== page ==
Reviewed by Bronwyn Long, DNP, MBA, RN, Jeffrey Kern, MD, Laurie L. Carr, MD

The evaluation for and diagnosis of lung cancer often includes:

  • A complete history and physical exam
  • A chest X-ray
  • A chest CT scan (a specialized X-ray which produces detailed pictures of the lungs)
  • Other imaging studies. Imaging studies may be needed to determine the lung cancer stage.
  • Breathing tests, called pulmonary function tests. These detect emphysema and asthma as well as their impact on airflow out of the lungs.
  • A biopsy. A biopsy of the lung nodule is important to obtain a sample of the lung nodule to view under a microscope. A pathologist can determine if the cells are normal, abnormal or cancer cells.

Lung Biopsy

If the evaluation identifies an abnormality in the lung that is suspicious for lung cancer, the next step is a biopsy. The abnormality found in the work-up is often referred to as a spot or nodule. Nodules can be present in your body years before they are discovered by a doctor. Doctors find lung nodules on one out of every 500 chest x-rays. Most nodules (more than 60 percent) are benign or not cancerous. Benign or non-cancerous nodules can be caused by previous infections or old surgery scars. A lung nodule may be considered highly suspicious based on its size, shape and appearance on a chest x-ray or CT scan, as well as any risk factors you may have for lung cancer (age, smoking history, etc.). The nodule will need to be biopsied to determine if it is cancerous. The biopsy is a procedure of getting a sample from the lung nodule to view under a microscope. A biopsy of the lung nodule can be done by bronchoscopy, by placing a needle through the chest wall and into the nodule under radiographic guidance (CT-guided Fine Needle Aspirate), or through a small operation (Video Assisted Thoprascopic Surgery or VATS).

  • Bronchoscopy: Getting a biopsy using bronchoscopy is done as an outpatient procedure without any cutting, sutures or needles. During a bronchoscope you will be sedated and your nose, mouth and throat will be numbed. A small tube (bronchoscope) with an even smaller video camera on the end will be placed through the nose and into the lungs. The bronchoscope will be guided to the lung abnormality by the doctor operating the instrument based on the location in the chest X-ray or CT and, often, using a computer-assisted guidance system. A biopsy of the lung nodule is taken and examined by a pathologist (a doctor who identifies diseases by studying cells and tissue under a microscope). The biopsy is examined (only done immediately if it is an FNA) by the pathologist over 48 hours using special techniques to be certain of the diagnosis.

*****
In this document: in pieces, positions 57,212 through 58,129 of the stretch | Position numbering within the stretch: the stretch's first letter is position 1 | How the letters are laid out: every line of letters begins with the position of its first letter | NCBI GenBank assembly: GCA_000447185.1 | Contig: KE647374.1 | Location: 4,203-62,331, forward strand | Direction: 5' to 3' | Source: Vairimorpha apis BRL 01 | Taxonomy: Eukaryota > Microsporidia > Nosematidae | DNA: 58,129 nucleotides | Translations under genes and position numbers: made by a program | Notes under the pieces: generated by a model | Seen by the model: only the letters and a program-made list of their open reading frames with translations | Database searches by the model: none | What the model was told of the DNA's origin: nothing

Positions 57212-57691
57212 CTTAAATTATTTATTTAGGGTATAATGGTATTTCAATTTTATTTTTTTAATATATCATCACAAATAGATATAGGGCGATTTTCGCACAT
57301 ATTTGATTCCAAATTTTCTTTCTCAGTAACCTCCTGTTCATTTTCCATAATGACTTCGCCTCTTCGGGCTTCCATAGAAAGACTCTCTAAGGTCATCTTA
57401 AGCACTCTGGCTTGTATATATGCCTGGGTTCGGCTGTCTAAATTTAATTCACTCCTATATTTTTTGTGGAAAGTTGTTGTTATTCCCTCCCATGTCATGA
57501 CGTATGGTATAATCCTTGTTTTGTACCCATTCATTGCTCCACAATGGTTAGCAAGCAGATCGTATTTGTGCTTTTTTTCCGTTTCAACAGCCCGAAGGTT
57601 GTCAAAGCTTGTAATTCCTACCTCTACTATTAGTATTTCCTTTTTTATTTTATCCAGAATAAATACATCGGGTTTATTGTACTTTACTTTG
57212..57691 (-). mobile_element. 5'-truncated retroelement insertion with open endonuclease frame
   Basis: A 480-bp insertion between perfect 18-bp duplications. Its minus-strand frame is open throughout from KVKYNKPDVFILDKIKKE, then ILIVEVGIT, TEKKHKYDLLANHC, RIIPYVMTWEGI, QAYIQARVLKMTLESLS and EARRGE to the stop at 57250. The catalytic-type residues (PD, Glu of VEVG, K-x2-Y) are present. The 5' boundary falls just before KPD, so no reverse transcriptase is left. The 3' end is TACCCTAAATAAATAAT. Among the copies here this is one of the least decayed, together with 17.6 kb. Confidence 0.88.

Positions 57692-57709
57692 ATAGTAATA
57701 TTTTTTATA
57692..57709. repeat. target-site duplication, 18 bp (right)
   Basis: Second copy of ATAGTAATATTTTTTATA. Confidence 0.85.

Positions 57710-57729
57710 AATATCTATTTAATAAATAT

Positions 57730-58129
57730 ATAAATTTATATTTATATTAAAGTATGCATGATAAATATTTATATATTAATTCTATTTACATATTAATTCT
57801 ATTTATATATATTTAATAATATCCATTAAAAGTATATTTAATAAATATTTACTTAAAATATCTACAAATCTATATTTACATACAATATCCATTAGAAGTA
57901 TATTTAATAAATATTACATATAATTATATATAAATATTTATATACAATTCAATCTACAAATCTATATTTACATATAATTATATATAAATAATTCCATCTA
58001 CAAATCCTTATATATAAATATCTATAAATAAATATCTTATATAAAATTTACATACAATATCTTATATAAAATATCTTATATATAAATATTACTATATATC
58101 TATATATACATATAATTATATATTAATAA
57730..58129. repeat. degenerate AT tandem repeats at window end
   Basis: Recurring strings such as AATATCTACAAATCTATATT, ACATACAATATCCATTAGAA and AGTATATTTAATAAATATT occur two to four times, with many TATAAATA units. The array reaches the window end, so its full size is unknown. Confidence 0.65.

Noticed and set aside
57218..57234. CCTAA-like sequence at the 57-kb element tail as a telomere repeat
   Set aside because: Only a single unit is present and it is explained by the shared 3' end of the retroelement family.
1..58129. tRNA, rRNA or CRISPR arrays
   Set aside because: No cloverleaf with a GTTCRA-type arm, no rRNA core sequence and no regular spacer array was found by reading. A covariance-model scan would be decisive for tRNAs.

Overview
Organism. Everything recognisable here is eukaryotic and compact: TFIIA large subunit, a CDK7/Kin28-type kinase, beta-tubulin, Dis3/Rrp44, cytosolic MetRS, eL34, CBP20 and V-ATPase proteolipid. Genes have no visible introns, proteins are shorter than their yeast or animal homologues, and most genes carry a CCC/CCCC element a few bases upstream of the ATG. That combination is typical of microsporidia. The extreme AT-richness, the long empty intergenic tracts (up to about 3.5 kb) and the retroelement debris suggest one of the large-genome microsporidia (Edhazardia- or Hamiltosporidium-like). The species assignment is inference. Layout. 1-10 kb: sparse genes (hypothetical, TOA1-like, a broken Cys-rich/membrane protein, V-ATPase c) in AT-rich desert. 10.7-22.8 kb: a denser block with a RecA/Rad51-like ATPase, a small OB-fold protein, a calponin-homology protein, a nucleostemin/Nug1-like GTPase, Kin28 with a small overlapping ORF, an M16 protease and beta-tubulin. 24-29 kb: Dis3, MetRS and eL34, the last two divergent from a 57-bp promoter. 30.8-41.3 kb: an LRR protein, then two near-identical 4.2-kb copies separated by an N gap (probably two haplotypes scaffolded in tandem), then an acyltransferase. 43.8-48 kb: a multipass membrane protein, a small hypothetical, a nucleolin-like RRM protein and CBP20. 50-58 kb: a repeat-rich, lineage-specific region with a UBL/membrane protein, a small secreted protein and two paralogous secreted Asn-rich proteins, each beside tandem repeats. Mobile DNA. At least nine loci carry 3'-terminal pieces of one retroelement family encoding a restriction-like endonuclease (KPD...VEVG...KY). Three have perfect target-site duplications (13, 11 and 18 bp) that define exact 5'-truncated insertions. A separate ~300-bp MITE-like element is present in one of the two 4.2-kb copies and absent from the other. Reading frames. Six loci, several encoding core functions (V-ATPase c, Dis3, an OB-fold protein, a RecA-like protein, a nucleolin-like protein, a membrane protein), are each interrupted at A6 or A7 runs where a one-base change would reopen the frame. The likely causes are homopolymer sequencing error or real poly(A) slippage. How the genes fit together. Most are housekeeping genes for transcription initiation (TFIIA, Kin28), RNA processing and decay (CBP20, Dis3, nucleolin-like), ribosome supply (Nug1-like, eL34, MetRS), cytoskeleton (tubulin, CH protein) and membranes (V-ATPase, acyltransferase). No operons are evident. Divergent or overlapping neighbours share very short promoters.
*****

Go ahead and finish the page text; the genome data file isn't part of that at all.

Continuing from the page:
• CT-Guided Fine Needle Biopsy: Getting a biopsy using a fine needle biopsy is also done as an outpatient procedure. During a fine needle biopsy you will be sedated. A fine needle will be inserted into the skin, which is numbed. The doctor guides the needle to the lung nodule by observing repeated CT scans during the procedure. The needle is guided into the lung nodule, and then the biopsy is taken. The biopsy is examined as described above.
  • VATS: Occasionally a sugical biopsy of the lung and lung nodule must be performed. This is typically done using Video Assisted Thoracoscopic Surgery (VATS). This is an operation and will be performed in an operating room. A small incision is made between the ribs, the lung is deflated and a small camera is inserted into the chest cavity. When the area or nodule to be biopsied is identified, small surgical instruments are inserted through two to three other small incisions (less than an inch) between the ribs and the nodule is biopsied or removed. The instruments are removed, the lung is reinflated and any incisions are sutured shut.

If the lung nodule is cancerous, a few more studies will be performed to determine if the cancer has spread. This may include specialized radiographic scans of your body and brain and potentially biopsies of other areas.

If you receive a diagnosis of lung cancer, you will be referred to a cancer specialist, called an oncologist. The oncologist will recommend a combination of treatment based on your stage of cancer and the sub-type of cancer you have.



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